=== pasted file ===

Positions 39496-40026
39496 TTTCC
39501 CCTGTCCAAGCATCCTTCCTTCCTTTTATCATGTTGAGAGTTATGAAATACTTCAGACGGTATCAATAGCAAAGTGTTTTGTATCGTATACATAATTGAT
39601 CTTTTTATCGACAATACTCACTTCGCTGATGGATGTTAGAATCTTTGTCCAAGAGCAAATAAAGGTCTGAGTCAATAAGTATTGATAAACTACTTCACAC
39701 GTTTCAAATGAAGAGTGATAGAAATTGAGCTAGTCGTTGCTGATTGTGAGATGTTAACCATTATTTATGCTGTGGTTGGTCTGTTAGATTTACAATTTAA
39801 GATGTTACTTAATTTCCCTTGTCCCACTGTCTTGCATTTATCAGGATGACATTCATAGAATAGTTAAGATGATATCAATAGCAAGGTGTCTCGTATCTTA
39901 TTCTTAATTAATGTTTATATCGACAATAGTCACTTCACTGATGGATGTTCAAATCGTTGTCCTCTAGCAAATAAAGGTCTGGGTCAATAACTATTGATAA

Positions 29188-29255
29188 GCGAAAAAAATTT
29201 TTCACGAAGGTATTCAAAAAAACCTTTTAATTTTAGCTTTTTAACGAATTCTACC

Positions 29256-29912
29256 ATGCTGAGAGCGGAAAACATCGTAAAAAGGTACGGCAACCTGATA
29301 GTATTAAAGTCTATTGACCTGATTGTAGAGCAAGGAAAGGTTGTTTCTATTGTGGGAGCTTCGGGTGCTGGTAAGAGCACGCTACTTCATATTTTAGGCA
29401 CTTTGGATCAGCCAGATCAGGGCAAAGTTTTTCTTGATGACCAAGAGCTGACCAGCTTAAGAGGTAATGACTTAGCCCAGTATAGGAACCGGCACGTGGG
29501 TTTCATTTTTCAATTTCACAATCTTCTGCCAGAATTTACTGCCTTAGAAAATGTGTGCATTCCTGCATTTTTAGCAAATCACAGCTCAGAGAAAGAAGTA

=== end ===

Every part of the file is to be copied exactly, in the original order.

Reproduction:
Positions 39496-40026
39496 TTTCC
39501 CCTGTCCAAGCATCCTTCCTTCCTTTTATCATGTTGAGAGTTATGAAATACTTCAGACGGTATCAATAGCAAAGTGTTTTGTATCGTATACATAATTGAT
39601 CTTTTTATCGACAATACTCACTTCGCTGATGGATGTTAGAATCTTTGTCCAAGAGCAAATAAAGGTCTGAGTCAATAAGTATTGATAAACTACTTCACAC
39701 GTTTCAAATGAAGAGTGATAGAAATTGAGCTAGTCGTTGCTGATTGTGAGATGTTAACCATTATTTATGCTGTGGTTGGTCTGTTAGATTTACAATTTAA
39801 GATGTTACTTAATTTCCCTTGTCCCACTGTCTTGCATTTATCAGGATGACATTCATAGAATAGTTAAGATGATATCAATAGCAAGGTGTCTCGTATCTTA
39901 TTCTTAATTAATGTTTATATCGACAATAGTCACTTCACTGATGGATGTTCAAATCGTTGTCCTCTAGCAAATAAAGGTCTGGGTCAATAACTATTGATAA

Positions 29188-29255
29188 GCGAAAAAAATTT
29201 TTCACGAAGGTATTCAAAAAAACCTTTTAATTTTAGCTTTTTAACGAATTCTACC

Positions 29256-29912
29256 ATGCTGAGAGCGGAAAACATCGTAAAAAGGTACGGCAACCTGATA
29301 GTATTAAAGTCTATTGACCTGATTGTAGAGCAAGGAAAGGTTGTTTCTATTGTGGGAGCTTCGGGTGCTGGTAAGAGCACGCTACTTCATATTTTAGGCA
29401 CTTTGGATCAGCCAGATCAGGGCAAAGTTTTTCTTGATGACCAAGAGCTGACCAGCTTAAGAGGTAATGACTTAGCCCAGTATAGGAACCGGCACGTGGG
29501 TTTCATTTTTCAATTTCACAATCTTCTGCCAGAATTTACTGCCTTAGAAAATGTGTGCATTCCTGCATTTTTAGCAAATCACAGCTCAGAGAAAGAAGTA